After reading this article you will learn about:- 1. Meaning of Auditing 2. Objectives of Auditing 3. Advantages 4. Classification.

Meaning of Auditing:

Auditing, therefore, is an examination of the books of accounts and vouchers of the business by an independent person who should be qualified for the job, in order to ascertain their accuracy.

Objectives of Auditing:

The basic objective with which auditing is done are:

1. Verification of accounts and statements.


2. Detection of errors or frauds.

3. Prevention of errors or frauds.

The auditor is given a free hand to the books, accounts, statements enabling him to thoroughly check them and if satisfied to certify that books have been properly drawn up and represent a true view of the financial position of the business. He gives his special attention to the direction of errors which may be innocently or intentionally committed.

In the case of former the auditor discovers the errors by vouching the transactions and by comparing and tallying the balances between and amongst various books. But in the case of latter such errors are classified as frauds as it leads to defrauding the proprietors. The frauds could be detected by a thorough checking of the books and documents such as cash book, vouchers, invoices, wage sheets, etc.

Advantages of Auditing:


Auditing has several advantages which are given as follows:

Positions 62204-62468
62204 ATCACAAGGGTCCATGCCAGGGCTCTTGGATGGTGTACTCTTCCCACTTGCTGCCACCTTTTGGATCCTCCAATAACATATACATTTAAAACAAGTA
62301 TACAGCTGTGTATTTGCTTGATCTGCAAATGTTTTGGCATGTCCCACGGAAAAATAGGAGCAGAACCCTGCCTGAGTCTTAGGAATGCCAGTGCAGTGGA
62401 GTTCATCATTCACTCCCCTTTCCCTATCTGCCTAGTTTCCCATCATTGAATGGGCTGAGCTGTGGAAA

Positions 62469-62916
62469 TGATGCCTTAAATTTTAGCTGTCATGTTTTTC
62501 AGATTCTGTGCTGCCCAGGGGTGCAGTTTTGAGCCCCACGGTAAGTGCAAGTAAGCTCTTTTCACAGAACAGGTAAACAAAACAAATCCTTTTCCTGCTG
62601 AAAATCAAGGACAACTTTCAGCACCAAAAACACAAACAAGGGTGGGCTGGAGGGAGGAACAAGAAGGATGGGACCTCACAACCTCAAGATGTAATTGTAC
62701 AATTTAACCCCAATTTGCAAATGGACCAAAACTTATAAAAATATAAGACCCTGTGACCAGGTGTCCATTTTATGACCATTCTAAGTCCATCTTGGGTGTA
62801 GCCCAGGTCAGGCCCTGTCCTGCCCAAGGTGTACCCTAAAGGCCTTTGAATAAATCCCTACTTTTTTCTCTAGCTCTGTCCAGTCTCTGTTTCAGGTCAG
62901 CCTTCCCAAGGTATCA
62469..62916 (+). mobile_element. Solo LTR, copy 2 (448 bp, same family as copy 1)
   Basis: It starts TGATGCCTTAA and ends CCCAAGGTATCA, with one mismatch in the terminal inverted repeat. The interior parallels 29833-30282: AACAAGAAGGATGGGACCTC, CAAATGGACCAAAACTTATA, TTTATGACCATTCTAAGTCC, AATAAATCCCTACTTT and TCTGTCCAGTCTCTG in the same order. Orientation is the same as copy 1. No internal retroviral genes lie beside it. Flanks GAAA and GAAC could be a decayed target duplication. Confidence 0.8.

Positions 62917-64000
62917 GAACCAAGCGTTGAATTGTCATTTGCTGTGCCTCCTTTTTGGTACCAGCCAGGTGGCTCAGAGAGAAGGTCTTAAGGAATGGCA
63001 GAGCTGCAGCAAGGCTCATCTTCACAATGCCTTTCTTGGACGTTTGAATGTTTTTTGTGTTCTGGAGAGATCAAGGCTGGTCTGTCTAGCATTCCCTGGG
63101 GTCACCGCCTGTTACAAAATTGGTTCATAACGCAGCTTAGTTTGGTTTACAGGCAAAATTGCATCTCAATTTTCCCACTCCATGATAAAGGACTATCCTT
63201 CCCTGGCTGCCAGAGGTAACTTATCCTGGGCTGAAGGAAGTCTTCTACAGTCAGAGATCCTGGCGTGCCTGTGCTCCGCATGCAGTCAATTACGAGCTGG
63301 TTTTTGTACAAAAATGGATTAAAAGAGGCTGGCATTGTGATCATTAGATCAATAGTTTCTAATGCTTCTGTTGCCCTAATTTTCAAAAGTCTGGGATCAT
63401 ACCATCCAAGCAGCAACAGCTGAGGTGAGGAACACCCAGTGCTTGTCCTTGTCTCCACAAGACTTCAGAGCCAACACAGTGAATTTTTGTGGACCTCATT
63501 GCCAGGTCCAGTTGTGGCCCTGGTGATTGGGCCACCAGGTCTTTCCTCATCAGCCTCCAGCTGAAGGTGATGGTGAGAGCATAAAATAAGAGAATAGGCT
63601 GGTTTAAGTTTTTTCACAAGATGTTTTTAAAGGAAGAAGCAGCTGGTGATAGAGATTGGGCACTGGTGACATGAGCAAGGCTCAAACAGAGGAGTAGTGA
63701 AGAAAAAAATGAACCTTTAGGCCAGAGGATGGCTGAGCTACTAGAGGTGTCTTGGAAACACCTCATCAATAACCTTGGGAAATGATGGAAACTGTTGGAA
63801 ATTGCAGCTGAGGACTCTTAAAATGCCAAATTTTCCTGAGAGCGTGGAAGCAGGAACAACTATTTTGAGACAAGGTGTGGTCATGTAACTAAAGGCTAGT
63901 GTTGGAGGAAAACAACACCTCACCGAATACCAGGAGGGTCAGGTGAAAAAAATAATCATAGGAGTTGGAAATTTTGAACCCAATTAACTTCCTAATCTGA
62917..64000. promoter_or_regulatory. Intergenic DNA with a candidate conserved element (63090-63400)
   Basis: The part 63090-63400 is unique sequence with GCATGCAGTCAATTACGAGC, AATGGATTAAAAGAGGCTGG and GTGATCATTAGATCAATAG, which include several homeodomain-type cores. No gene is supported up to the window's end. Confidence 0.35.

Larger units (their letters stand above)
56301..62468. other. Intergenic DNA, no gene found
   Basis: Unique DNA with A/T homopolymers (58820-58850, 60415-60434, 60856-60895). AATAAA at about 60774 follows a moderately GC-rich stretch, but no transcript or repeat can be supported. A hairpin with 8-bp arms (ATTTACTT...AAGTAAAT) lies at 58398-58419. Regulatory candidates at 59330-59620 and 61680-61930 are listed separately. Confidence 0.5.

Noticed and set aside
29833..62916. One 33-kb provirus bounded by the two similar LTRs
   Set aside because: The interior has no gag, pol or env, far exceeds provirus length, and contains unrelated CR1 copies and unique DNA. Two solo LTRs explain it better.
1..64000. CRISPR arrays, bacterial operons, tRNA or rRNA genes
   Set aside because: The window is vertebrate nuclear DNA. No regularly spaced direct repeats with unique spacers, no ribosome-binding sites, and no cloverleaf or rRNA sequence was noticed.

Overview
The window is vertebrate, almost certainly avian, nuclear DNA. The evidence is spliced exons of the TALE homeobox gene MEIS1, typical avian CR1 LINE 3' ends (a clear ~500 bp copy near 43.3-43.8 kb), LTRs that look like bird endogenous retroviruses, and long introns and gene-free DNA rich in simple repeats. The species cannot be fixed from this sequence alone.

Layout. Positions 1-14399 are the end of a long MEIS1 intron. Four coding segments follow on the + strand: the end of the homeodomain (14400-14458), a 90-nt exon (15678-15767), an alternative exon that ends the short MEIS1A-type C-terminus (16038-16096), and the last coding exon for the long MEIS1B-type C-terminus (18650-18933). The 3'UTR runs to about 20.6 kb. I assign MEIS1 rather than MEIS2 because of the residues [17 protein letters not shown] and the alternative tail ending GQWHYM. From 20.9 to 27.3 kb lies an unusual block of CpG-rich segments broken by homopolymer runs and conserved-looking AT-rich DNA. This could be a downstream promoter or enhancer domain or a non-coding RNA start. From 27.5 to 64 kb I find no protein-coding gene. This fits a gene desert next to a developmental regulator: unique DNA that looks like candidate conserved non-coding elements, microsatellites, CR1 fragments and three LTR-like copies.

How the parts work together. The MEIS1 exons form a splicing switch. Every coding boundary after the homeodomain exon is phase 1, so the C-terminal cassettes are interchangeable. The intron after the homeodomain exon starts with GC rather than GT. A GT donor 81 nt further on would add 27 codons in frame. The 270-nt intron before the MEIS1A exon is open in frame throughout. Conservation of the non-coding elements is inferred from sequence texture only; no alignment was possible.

1. It detects errors and frauds with suggestions for their prevention.

2. To avoid such mistakes being committed the accounts are kept up-to-date.

3. The parties feel confident of the audit report because it was done by an independent person or body.


4. Accounts as audited stand authentic.

5. The auditors are competent persons in the fields of accounts and financial laws so can render advice to management.

6. In case of joint stock companies the director has no chance of taking undue advantages.

7. Auditing accounts facilitates settlement among partners.

Classification of Auditing:


Auditing is classified into two:

1. Continuous or detailed.

2. Periodical or final audits.

1. Continuous Audit:


This is useful in case of big companies with larger business which have scope for keeping the audit staff busy year round or auditors may attend to auditing at intervals fixed or otherwise, and perform an interim audit. In this case, routine business goes on simultaneously with the audit work.

2. Periodical or Final Auditing:

After the completion of the financial year audit work is undertaken which goes on continuously till its completion. This system is the most satisfying from the auditors point of view.